1. This is a defendant's revision against the judgment and decree dated 16th September, 1981 delivered by the Civil Judge, Yadgiri in a small Cause Suit No. 1 of 1981 decreeing suit.
2. The Plaintiff was working as a Driver in the Public Works Department. On account of his involvement in a criminal case, he was kept under suspension for the period from 10th March, 1971 to 2nd Novermber, 1971. Later on he was taken to duty on 2nd November, 1971. So, the plaintiff claimed the arrears of salary for the period from 10th March, 1971 to 2nd November, 1971.
3. The defendant resisted the suit.
4. The trial court took the view that the right to salary was a recurring right. Therefore the plea of limitation raised by the defendant, according to the trial court, was not applicable to the facts of the case. Hence it decreed the suit. Hence the revision by the defendant.
5. Article 102 of the old Limitation Act 1908 which is similar to Art. 7 of the Limitation Act, 1963, reads as :
'For wages in the Three When the wagescase of any other years accrue due.'person.
The case of a Government servant for recovery of arrears of pay came up for discussion before the Supreme Court in Madhav Laxman Vaikunthe v. State of Mysore, : 1SCR886 and it is held therein as :
'The appellant contended that his suit for arrears of salary would not be governed by the three years' rule laid down in Art. 102 of the Limitation Act and that the decision of the Federal Court in Tarachand's case A.I.R. 1947 F.C. 23 was not correct. The sole ground on which this contention was based was that 'salary' was not included within the term 'wages'. In our opinion, no good reasons have been adduced before us for not following the aforesaid decision of the Federal Court. In the result, the appeal is allowed in part, that is to say, the declaration granted by the trial court that the Order of the Government impugned in this case is viod, is restored in disagreement with the decision of High Court. The claim as regards arrears of salary and allowance is allowed in part only from the 2nd of June, 1971, until the date of plaintiff's retirement from Government service.'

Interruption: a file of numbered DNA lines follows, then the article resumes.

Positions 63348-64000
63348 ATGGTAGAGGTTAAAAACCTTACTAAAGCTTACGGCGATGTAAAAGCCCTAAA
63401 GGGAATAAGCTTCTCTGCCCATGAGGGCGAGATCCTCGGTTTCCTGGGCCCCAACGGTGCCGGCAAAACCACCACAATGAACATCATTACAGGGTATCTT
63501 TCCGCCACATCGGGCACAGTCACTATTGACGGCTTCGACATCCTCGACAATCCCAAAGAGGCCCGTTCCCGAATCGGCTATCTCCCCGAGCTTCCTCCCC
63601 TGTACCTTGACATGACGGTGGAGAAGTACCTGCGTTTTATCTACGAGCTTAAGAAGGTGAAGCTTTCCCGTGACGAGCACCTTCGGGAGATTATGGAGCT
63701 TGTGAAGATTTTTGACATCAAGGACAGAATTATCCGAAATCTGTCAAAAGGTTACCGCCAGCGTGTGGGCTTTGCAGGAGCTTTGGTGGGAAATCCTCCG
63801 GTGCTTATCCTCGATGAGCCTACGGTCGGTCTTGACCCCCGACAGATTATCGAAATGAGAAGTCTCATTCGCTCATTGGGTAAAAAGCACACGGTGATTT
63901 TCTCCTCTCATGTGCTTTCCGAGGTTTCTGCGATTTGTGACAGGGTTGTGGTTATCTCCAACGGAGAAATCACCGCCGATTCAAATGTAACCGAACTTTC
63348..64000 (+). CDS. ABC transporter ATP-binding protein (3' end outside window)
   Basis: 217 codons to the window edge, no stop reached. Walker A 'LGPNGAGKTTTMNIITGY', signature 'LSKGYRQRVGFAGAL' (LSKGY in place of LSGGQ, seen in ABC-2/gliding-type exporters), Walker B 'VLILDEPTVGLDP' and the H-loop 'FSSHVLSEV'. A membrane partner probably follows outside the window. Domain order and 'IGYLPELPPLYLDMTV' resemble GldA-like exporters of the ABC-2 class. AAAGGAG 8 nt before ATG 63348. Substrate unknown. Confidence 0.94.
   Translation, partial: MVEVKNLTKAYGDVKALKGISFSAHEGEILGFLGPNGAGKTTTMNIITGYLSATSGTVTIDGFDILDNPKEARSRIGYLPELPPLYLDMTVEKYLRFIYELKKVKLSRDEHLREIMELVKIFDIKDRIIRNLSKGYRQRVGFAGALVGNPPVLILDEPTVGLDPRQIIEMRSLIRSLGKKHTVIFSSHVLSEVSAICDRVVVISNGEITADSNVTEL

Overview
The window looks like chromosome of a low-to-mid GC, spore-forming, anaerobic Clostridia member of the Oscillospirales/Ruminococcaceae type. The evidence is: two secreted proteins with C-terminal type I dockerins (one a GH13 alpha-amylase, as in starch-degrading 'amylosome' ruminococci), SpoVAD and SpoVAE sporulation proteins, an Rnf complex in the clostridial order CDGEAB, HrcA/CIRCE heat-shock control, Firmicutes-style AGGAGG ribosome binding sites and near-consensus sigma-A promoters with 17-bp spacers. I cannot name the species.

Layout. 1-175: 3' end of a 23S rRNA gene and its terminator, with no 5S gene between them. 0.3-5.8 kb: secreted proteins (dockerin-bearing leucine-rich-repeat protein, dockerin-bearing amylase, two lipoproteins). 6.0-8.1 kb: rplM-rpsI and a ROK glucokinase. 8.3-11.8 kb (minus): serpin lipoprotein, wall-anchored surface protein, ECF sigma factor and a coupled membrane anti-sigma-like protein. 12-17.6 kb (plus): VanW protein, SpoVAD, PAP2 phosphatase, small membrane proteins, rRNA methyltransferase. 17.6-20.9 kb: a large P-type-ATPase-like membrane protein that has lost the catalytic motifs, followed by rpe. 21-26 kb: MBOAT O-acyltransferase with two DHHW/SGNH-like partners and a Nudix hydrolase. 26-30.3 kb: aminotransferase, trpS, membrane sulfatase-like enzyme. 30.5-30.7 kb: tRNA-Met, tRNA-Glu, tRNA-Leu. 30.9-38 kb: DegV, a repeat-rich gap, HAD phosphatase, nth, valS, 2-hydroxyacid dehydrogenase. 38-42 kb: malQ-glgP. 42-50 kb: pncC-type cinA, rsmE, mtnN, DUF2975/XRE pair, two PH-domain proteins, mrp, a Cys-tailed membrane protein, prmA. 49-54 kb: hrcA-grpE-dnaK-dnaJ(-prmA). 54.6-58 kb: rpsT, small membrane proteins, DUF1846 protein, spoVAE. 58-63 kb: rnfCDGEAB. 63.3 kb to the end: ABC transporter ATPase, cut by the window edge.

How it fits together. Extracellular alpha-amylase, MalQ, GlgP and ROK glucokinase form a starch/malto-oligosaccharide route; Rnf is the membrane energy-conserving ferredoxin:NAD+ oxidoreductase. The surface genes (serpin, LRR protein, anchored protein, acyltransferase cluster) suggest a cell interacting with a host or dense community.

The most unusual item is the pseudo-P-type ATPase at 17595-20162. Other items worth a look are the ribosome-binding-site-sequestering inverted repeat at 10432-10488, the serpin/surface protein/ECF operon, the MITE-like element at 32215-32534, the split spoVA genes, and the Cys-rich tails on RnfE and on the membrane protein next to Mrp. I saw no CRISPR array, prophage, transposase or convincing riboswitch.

Again the matter came up for discussion before the Supreme Court in Sakal Deep Sahai Srivastava v. Union of India [1974-I LLJ 270]. The Supreme Court held at (para 8 at p. 274);
'The only question of some difficulty raised before us is whether Art. 102 or Art. 120 of the Limitation Act of 1908 would apply to the case. After having heard the attractive arguments of Mr. Yogeshwar prasad, we have no doubt that a good deal can be said in favour of the contention that a claim for arrears of salary is distinguishable from a claim for wages. But, our difficulty is that the question appears to us to be no longer open for consideration afresh by us, or, at any rate, it is not advisable to review the authorities of this Court, after such a lapse of time when, despite the view taken by this Court that Art. 102 and 120 of the Limitation Act 1908 was applicable to such cases, the Limitation Act of 1963 had been passed repeating the law, contained in Arts. 102 and 120 of the Limitation Act of 1908, in identical terms without any modification. The legislature must be presumed to be cognizant of the view of this Court that a claim of the nature before us, for arrears of salary falls within the purview of Art. 102 of the Limitation Act of 1908. If Parliament, which is deemed to be aware of the declarations of law by this Court, did not alter the law, it must be deemed to have accepted the interpretation of this Court even though the correctness of it may be open to doubt. If doubts had arisen, it was for the Legislature to clear these doubts. When the Legislature has not done so, despite the repeal of the Limitation Act of 1908, and the enactment of the Limitation Act of 1963 after the decisions of this Court, embodying a possibly questionable view, we think it is expedient and proper to overrule the submission made on behalf of the appellant that the correctness of the view adopted by this Court it its decisions on the question so far should be re-examined by a larger Bench.'
In a recent decision of the Supreme Court in Maimoona Khatun v. State of U.P. [1980-II LLJ 164], the same principle has been followed by the Supreme Court.
6. The arrears of salary claimed in this case pertain to the period from 10th March, 1971 to 2nd November, 1971. The suit is filed in 1981. Therefore the claim is beyond the period of three years. Therefore Art. 7 clearly operates as a bar to the present claim. Therefore the trial court erred in holding that the suit was not barred by limitation. Therefore, under these circumstances, I am of the view that the suit claim is barred by limitation in view of the principle laid down by Art. 7 of the Limitation Act, 1963.
7. Therefore, under these circumstances the judgment and decree passed by the court below are set aside. The revision is allowed. The suit is dismissed.
8. No costs throughout.